Business Sector Urged To Act To Maximise The Economic Contribution Of Older People

  • New report to reveal that the earned income generated by people aged 50 and over may account for 40% of total earnings by 2040.

New research by the International Longevity Centre UK (ILC) will find that the economic output (GDP) generated by earned income of individuals aged 50 and over has grown by 20% between 2004 and 2018 (1).

“Maximising the Longevity Dividend”, a new ILC report to be launched alongside the fifth annual Future of Ageing conference, will highlight how older workers are playing an increasingly important part of the UK economy. The report will also reveal that the contribution of older people through work is likely to be even bigger in the future.

The ILC research will show that:

  • By 2040, the earned income generated by people aged 50 and over may account for 40% of total earnings – up from 23% in 2004 and 30% in 2018.
  • By 2028, more people aged 60 and over may work part-time than any other age group except for people aged under 30.
  • By 2040, the number of people that are self-employed aged 50 and over may nearly catch up with the number of younger self-employed workers.

At the Future of Ageing conference, ILC-UK Partner, Aviva will highlight how the introduction of their Mid-life MOT helps its people embrace a fuller working life.

ILC Director David Sinclair argued: “Our new research will reveal how working longer is already contributing to economic growth. But we are still not maximising the economic potential of older workers. Over 1 million older people leave the workforce before they are ready to do so, at huge economic cost for the country and social cost for individuals and families. Employers have a big role to play if we are to maximise the longevity dividend of older workers.”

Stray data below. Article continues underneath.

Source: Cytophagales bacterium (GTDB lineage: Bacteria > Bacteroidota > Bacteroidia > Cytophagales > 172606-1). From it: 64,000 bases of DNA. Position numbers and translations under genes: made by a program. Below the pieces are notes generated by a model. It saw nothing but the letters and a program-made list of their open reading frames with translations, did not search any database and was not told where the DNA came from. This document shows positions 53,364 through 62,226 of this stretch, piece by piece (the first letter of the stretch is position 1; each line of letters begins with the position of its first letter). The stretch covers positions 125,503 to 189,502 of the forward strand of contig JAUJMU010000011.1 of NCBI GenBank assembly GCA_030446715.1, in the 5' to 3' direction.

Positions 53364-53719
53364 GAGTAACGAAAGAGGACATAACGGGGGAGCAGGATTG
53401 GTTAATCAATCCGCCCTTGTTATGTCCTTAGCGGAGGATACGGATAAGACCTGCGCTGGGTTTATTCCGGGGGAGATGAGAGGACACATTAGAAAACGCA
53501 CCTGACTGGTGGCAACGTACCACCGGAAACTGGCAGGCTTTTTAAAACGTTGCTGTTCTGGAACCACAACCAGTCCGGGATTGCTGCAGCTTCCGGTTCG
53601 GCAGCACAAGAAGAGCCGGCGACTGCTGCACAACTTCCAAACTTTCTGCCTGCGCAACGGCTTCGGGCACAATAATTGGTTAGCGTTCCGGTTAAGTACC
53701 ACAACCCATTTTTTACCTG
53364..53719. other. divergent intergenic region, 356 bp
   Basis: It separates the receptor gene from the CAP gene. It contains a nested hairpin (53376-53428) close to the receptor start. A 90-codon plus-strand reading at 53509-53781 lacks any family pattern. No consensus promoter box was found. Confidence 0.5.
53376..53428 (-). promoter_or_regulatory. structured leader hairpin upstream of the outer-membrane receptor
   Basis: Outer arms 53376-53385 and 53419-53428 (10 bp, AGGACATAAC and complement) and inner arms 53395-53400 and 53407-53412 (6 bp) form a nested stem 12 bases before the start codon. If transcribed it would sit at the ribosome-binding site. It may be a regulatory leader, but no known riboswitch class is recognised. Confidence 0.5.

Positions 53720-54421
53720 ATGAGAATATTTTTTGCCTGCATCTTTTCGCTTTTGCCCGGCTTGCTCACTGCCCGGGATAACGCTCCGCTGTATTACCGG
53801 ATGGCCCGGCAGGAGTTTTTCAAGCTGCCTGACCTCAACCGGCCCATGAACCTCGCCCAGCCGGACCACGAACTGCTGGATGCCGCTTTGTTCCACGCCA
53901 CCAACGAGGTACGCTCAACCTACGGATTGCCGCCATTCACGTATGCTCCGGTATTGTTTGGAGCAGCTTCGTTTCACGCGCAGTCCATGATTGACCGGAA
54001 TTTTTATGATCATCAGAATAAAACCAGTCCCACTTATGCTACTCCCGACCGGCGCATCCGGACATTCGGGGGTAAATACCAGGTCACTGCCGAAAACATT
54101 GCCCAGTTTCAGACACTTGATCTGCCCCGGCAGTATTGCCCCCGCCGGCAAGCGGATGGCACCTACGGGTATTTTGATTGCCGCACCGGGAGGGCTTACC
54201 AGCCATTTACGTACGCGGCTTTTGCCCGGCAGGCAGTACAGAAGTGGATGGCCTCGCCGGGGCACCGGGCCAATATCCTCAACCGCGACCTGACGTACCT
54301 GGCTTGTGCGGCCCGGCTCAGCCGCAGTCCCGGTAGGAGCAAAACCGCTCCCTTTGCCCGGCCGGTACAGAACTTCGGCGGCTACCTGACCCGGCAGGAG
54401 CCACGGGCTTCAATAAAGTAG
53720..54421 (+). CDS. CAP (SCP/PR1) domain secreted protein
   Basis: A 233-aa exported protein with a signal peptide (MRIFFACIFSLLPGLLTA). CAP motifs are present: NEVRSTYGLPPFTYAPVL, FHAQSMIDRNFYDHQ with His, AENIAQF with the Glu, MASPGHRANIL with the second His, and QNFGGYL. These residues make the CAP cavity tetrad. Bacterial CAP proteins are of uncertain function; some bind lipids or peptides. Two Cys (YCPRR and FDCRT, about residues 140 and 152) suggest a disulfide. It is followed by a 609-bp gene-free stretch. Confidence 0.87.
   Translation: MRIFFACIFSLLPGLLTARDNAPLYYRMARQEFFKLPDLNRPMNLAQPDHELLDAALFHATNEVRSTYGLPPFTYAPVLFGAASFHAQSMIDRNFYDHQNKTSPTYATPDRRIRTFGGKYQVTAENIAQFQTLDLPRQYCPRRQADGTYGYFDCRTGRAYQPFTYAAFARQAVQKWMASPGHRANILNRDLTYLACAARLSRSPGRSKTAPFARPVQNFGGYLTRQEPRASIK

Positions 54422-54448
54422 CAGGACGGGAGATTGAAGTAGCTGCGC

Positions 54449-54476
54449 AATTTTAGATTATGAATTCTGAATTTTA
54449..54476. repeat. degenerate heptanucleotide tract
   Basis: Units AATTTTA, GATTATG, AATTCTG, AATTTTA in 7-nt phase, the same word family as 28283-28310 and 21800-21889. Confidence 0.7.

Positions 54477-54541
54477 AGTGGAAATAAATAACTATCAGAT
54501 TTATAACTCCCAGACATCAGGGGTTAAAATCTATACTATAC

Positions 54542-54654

Alistair McQueen, Head of Savings & Retirement at Aviva said: “There are more over-50s in work than ever before, and yet we continue to see a collapse in employment participation as we progress towards our state pension age. This is bad for the individual and bad for UK plc. For the UK to win on the global stage, age must be no barrier to opportunity. For Aviva, our investment in our over-50s workforce is a need to do, not a nice to do. This is being led by our mid-life MOT. And we are reaping the reward.”

Yvonne Sonsino, Partner at Mercer added: “This is a really interesting and timely report from ILC, and echoes our Next Stage findings which quantify the contribution of experienced workers to industry and economies. Older workers lower employment costs as they are less likely to leave, and so are the people they supervise. They also add to productivity through enhanced knowledge sharing, group cohesion, high resilience and greater customer connectivity.  As they take a larger space in our economy’s total earnings, organisations will do well to remember that age diverse team outperform.”

 

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